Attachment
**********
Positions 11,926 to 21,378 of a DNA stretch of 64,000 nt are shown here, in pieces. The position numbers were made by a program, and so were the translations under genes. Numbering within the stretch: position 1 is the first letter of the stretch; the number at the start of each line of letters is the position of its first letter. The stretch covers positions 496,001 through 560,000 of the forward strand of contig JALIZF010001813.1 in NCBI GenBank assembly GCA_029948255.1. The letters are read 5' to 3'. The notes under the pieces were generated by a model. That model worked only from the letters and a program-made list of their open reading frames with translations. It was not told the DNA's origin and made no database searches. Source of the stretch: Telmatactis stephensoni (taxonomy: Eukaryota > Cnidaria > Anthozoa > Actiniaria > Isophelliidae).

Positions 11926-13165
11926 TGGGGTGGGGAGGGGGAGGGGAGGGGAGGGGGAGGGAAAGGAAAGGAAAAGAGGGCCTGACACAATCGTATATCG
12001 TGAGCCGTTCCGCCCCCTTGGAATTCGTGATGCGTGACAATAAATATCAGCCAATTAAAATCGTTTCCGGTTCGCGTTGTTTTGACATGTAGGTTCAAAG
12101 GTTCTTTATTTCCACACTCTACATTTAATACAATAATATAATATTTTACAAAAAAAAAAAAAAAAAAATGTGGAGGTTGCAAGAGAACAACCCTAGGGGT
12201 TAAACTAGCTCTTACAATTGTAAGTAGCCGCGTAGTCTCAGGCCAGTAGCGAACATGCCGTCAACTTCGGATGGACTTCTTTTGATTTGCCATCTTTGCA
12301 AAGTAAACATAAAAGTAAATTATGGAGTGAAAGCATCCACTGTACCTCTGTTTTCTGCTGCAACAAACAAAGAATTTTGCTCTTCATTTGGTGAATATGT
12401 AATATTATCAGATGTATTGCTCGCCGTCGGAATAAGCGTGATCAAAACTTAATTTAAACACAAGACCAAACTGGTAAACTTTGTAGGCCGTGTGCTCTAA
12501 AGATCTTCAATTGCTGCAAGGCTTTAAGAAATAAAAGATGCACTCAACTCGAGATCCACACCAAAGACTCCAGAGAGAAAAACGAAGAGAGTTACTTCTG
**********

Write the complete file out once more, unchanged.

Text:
Positions 11,926 to 21,378 of a DNA stretch of 64,000 nt are shown here, in pieces. The position numbers were made by a program, and so were the translations under genes. Numbering within the stretch: position 1 is the first letter of the stretch; the number at the start of each line of letters is the position of its first letter. The stretch covers positions 496,001 through 560,000 of the forward strand of contig JALIZF010001813.1 in NCBI GenBank assembly GCA_029948255.1. The letters are read 5' to 3'. The notes under the pieces were generated by a model. That model worked only from the letters and a program-made list of their open reading frames with translations. It was not told the DNA's origin and made no database searches. Source of the stretch: Telmatactis stephensoni (taxonomy: Eukaryota > Cnidaria > Anthozoa > Actiniaria > Isophelliidae).

Positions 11926-13165
11926 TGGGGTGGGGAGGGGGAGGGGAGGGGAGGGGGAGGGAAAGGAAAGGAAAAGAGGGCCTGACACAATCGTATATCG
12001 TGAGCCGTTCCGCCCCCTTGGAATTCGTGATGCGTGACAATAAATATCAGCCAATTAAAATCGTTTCCGGTTCGCGTTGTTTTGACATGTAGGTTCAAAG
12101 GTTCTTTATTTCCACACTCTACATTTAATACAATAATATAATATTTTACAAAAAAAAAAAAAAAAAAATGTGGAGGTTGCAAGAGAACAACCCTAGGGGT
12201 TAAACTAGCTCTTACAATTGTAAGTAGCCGCGTAGTCTCAGGCCAGTAGCGAACATGCCGTCAACTTCGGATGGACTTCTTTTGATTTGCCATCTTTGCA
12301 AAGTAAACATAAAAGTAAATTATGGAGTGAAAGCATCCACTGTACCTCTGTTTTCTGCTGCAACAAACAAAGAATTTTGCTCTTCATTTGGTGAATATGT
12401 AATATTATCAGATGTATTGCTCGCCGTCGGAATAAGCGTGATCAAAACTTAATTTAAACACAAGACCAAACTGGTAAACTTTGTAGGCCGTGTGCTCTAA
12501 AGATCTTCAATTGCTGCAAGGCTTTAAGAAATAAAAGATGCACTCAACTCGAGATCCACACCAAAGACTCCAGAGAGAAAAACGAAGAGAGTTACTTCTG